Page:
After a series of meetings with airlines and the insurance industry, Britain’s Treasury Department has agreed to extend the emergency insurance program for the country’s air carriers and service providers until March 20.
The coverage, put in place following the Sept. 11 attacks, provides protection for the airline industry in excess of the coverage from private insurers, which has been limited to $50 million per plane in third party coverage. The scheme was due to expire on Wednesday.
Without the emergency coverage, the airlines would have been in breach of many aircraft leasing and financing contracts, which require third party coverage well above $500 million. The insurers withdrew coverage with these limits following the losses from the WTC attacks, which made assessing the risk factors involved from potential terrorist attacks almost impossible to calculate.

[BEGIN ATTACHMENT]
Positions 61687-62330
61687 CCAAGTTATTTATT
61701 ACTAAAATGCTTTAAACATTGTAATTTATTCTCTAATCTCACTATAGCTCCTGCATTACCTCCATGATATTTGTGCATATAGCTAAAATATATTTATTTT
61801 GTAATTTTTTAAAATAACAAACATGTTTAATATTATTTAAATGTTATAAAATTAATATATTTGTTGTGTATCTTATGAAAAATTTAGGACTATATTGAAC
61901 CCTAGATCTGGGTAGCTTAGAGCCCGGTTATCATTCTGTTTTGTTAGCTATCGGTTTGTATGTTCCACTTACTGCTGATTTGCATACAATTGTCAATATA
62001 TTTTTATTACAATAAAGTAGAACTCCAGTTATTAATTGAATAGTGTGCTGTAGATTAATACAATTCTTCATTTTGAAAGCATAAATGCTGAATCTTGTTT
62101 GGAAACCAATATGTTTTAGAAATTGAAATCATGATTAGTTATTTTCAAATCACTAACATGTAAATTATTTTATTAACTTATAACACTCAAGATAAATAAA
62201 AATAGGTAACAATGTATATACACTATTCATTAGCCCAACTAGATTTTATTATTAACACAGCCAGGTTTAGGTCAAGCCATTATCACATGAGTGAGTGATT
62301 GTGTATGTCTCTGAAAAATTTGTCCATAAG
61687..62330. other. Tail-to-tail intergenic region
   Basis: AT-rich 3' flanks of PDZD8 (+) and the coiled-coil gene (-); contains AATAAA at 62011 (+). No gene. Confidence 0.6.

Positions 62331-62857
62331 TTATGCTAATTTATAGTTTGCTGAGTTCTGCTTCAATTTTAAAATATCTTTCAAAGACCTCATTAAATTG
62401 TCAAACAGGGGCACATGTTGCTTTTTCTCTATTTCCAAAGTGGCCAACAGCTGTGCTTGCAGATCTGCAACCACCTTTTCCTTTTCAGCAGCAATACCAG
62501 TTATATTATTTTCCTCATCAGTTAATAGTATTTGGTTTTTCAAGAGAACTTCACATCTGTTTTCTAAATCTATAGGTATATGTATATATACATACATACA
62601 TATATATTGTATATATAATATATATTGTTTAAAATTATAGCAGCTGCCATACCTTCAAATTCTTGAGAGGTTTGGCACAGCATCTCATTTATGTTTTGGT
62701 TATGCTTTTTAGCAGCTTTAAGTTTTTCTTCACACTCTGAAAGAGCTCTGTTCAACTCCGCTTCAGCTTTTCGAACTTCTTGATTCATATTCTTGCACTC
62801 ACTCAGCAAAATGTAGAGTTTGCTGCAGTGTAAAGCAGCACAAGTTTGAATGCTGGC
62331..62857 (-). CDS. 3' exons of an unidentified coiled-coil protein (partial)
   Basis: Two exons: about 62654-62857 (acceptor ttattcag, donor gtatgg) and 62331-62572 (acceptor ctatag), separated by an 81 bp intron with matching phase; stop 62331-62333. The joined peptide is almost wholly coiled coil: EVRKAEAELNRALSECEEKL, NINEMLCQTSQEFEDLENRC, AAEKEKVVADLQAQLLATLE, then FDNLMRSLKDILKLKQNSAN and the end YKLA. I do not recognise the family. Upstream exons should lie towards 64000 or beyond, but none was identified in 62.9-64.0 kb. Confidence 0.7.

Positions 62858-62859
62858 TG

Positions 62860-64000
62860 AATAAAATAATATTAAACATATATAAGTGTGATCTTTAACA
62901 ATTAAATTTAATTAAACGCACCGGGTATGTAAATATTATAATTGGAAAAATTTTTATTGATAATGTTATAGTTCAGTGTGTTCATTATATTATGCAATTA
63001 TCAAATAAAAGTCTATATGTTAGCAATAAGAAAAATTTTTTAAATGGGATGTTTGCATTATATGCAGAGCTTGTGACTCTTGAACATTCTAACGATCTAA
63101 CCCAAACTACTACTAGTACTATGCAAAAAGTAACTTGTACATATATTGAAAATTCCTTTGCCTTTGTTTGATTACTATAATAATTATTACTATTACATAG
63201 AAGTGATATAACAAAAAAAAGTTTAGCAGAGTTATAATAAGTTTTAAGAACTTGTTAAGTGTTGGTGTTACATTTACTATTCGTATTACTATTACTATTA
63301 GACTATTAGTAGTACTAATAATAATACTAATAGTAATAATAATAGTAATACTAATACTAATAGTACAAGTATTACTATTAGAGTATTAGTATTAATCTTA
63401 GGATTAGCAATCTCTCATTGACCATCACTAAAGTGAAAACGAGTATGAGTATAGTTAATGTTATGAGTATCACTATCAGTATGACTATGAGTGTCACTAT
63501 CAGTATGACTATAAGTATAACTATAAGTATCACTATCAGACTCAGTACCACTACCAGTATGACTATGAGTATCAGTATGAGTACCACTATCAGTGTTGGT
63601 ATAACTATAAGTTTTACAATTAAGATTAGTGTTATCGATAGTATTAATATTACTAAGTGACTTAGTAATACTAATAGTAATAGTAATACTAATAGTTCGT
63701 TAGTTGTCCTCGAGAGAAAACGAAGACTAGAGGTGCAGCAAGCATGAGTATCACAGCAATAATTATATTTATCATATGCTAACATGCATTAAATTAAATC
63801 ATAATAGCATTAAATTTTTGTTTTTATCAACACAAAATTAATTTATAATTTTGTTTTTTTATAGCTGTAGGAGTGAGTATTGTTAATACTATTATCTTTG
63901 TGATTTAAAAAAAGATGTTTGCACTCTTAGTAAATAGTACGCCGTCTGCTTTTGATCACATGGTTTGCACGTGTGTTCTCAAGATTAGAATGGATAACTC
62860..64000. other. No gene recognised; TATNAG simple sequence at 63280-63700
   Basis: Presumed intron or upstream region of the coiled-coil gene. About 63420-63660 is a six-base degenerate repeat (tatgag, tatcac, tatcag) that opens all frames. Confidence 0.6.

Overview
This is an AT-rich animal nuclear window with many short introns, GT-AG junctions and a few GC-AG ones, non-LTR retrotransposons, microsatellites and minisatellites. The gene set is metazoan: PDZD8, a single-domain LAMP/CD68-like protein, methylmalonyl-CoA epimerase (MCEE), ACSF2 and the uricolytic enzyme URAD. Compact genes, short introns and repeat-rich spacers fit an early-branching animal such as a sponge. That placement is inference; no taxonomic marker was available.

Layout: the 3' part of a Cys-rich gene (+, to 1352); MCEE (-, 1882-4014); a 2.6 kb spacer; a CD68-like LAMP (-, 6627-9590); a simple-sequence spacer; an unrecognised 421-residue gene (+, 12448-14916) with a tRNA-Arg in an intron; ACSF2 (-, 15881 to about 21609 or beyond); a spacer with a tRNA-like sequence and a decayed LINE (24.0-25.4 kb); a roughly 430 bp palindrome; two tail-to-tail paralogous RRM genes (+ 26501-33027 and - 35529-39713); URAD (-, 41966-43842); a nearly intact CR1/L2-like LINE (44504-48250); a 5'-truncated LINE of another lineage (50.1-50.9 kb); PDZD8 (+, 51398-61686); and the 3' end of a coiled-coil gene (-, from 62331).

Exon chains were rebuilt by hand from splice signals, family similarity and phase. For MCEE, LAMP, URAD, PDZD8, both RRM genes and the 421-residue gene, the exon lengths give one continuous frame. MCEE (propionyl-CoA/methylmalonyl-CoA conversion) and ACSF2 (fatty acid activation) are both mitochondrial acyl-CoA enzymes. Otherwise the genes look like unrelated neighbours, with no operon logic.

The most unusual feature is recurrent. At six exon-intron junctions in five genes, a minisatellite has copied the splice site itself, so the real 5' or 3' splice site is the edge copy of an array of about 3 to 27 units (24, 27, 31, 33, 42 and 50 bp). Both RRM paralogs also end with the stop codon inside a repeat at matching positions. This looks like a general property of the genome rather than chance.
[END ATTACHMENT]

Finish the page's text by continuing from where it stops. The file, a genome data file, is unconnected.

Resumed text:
The government indicated that its emergency plan, named Troika, should be replaced as soon as it was possible to do so by obtaining commercial policies, but so far the what cover there is available is prohibitively expensive.
Aviation brokers and leading insurers have been in talks with governments in the U.S., the European Union and Asia in hopes of establishing an international coverage plan for the airlines, but so far no definitive proposals have been adopted. The only alternative, for now, remains excess coverage by individual countries.
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